When confronted with an antique diving suit made from canvas speared to a wall, its matching boots hanging above you, the owner's name still visible in ink, you can reasonably only ask one question: were people in olden times insane? Imagine putting such a thing on, then topping it with a metal helmet, and then being lowered into the dark depths of the sea. To do so must have required a tremendous amount of courage, a genuine desire to explore, or perhaps just a real hunger for just-caught fish.
These days it's easier to get your fill of fish at Celestino, a relatively new, cash-only Mediterranean restaurant in Bed-Stuy. In January 2012, Saraghina's co-owner Massimiliano Nanni left that popular pizza joint to open Celestino down the street, in part because he wanted to bring fresh oysters to the neighborhood, where he's lived for several years. His artist-wife, Paola Citterio, decorated the space, as she did at Saraghina, with reclaimed metals and whitewashed walls. Here, though, you also get fishing rods, nets, scales, and menus printed on thinly lined notebook paper. The food arrives at the expeditor's station via dumbwaiter.
Eating our first appetizer, tomato stuffed with crabmeat ($13), mimicked the act of diving. Much as you never quite know what you'll get as you head down into the ocean, we never quite knew how much crabmeat we'd get with each bite. But what we did get, we liked, and we appreciated the herb-flecked bread crumbs when those were what our fork brought up.
The caprese salad ($13) comprised big, thick wheels of mozzarella, eggplant, and tomato. Veins of pesto and flecks of pepper connected the disparate pieces, enlivening each. There were degrees of coolness here, as with a room whose air conditioner doesn't chill every square inch equally. Icy tomato followed the warm smoky mash of eggplant, the cheese made squishier when trailed through the oil and garlic.
The crepe with fish ragù and onions ($15) arrived immersed in tomato sauce. One bite revealed lasagna-like layers, said sauce slightly acidic and boasting a lone bay leaf. Two bites introduced us to the crepe, as airy and spongy as Ethiopian injera, minus the sourness. Three bites brought us into the flaky white fish, mixed with onions and herbs but nevertheless quite unassuming, the shy guest who doesn't add much to the party but whom you like having around nonetheless.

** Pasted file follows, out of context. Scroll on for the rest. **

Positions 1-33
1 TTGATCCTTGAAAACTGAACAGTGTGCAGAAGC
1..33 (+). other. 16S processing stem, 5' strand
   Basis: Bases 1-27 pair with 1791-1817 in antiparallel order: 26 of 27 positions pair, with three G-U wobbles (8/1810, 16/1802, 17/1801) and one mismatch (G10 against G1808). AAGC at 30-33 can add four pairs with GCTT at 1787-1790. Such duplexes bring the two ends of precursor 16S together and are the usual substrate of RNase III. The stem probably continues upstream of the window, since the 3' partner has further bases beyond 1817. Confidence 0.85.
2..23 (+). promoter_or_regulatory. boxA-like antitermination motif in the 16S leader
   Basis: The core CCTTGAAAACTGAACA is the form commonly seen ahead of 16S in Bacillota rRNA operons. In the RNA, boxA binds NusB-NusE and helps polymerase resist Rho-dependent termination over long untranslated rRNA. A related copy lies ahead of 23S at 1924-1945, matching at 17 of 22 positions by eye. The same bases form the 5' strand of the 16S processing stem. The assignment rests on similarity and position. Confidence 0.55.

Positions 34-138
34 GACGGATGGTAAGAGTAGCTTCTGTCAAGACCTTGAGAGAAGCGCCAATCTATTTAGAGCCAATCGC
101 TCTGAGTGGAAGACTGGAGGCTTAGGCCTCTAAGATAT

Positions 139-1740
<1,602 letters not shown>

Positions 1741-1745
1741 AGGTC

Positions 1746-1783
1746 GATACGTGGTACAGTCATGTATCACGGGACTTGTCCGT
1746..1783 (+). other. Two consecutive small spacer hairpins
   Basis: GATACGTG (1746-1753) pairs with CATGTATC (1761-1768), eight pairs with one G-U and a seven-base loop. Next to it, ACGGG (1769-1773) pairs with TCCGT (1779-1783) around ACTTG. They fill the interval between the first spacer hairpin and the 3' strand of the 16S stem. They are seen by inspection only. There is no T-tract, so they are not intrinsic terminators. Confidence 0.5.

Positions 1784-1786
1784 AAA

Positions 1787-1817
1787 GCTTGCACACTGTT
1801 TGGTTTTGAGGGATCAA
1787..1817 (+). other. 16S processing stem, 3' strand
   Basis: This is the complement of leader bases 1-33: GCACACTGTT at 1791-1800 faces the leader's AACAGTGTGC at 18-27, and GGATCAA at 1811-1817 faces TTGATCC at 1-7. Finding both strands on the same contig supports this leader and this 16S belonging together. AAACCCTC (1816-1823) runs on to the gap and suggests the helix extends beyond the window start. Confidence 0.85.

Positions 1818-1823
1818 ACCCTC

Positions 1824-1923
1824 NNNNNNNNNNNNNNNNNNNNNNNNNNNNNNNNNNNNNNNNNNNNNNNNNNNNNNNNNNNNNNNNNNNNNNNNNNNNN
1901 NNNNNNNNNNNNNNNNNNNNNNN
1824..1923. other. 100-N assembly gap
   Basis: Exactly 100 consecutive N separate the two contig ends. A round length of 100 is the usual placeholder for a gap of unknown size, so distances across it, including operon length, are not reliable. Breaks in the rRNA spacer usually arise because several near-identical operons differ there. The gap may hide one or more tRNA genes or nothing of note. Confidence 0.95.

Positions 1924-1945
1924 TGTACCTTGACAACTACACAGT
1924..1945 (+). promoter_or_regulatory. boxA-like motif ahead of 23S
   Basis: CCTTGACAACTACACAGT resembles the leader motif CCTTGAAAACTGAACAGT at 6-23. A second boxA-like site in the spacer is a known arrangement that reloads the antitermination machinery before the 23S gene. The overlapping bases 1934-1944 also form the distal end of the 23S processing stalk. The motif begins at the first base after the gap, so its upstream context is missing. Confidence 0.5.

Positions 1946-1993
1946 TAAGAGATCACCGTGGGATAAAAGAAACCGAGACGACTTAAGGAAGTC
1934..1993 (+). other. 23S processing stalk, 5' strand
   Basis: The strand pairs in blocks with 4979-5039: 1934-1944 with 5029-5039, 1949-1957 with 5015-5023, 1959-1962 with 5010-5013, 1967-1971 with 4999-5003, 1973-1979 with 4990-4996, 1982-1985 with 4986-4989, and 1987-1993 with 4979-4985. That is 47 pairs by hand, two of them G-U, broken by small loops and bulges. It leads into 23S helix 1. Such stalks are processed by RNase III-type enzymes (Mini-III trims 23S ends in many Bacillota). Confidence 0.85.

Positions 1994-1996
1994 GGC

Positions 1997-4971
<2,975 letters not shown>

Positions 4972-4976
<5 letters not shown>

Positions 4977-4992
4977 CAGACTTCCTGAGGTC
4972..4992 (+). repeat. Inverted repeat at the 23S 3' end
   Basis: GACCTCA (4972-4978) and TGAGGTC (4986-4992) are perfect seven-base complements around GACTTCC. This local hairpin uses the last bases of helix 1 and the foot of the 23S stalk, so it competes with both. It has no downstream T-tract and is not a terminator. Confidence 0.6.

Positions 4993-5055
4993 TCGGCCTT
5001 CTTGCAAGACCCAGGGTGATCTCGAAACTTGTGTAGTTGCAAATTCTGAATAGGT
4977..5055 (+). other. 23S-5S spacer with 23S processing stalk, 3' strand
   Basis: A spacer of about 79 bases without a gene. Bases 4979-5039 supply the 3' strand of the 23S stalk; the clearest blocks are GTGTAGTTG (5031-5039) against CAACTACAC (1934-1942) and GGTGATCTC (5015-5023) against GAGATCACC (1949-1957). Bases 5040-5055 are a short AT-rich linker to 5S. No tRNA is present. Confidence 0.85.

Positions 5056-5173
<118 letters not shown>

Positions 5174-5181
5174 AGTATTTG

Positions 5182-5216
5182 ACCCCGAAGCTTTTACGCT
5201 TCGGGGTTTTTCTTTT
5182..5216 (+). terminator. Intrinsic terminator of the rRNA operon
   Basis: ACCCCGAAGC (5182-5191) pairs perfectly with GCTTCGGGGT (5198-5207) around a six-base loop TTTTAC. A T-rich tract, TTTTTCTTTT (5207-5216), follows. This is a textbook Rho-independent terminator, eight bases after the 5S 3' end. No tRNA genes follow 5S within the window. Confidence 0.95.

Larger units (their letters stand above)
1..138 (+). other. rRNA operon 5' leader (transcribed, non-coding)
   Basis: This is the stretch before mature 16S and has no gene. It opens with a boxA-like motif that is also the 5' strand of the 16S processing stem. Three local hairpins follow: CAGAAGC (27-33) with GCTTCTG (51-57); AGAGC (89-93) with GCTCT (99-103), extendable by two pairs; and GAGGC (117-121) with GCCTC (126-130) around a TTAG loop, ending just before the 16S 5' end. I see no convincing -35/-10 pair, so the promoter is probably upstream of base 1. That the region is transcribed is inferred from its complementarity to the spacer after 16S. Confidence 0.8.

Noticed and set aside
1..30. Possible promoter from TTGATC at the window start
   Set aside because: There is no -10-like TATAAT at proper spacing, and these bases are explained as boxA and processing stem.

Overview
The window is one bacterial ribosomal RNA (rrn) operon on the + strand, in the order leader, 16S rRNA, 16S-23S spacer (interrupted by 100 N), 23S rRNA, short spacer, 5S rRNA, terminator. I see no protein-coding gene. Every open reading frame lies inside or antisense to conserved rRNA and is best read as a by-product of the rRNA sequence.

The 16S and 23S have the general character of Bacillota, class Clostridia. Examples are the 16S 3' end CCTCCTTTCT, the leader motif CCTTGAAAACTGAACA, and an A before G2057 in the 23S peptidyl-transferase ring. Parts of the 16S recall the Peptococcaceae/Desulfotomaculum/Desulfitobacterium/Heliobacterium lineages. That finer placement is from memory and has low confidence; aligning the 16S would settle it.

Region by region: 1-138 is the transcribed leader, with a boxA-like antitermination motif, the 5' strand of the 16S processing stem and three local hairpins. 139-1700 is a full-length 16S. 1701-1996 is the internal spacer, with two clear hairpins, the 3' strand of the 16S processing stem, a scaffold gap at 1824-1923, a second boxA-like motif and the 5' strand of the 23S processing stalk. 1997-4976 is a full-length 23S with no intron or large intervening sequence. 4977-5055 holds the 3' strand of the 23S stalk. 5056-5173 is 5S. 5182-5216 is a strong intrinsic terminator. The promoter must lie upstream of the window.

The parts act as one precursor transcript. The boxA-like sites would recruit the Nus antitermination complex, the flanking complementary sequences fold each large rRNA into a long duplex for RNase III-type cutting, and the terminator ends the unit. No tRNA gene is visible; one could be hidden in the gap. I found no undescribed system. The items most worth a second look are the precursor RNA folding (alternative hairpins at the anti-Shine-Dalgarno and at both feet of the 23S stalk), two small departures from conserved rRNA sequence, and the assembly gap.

Nearly every main course on the regular menu at Celestino comes from the sea, but daily specials throw a lifeline to landlubbers. Of the two meats in the spiedino with baked potatoes ($14), the sausage was superior, peppery, and tiptoeing just to the correct side of the juicy/greasy divide. The hunks of pork loin were fine, but no match for the sausage.
"But oh! shipmates! on the starboard hand of every woe, there is a sure delight; and higher the top of that delight, than the bottom of the woe is deep," wrote Melville in Moby-Dick. As high as Celestino soars, it nevertheless manifests one major woe: the seating. Woe to the bottom that spends too long on the metal school chairs, still more woe to the lower back that tries to adjust to the great metal bar atop the bench that lines one wall.
Celestino begs for puns: the food will make you feel nautically naughty, the atmosphere is perfect for naval gazing. The very designed space can sometimes feel self-serious (check out that old-school dumbbell and rope-flush toilet in the bathroom), just bordering on overkill. While not quite heaven, with the windows open onto Halsey Street, the seats filling up, a baby gurgling in the corner, and quite fine food in our bellies, Celestino made for a swashbuckling time. It's best for: a date with your favorite merman or -maid.
562 Halsey Street, Brooklyn NY 11233 (map)
About the authors: Jessica Allen and Garrett Ziegler have been eating out together since 2002 and writing We Heart New York since 2006.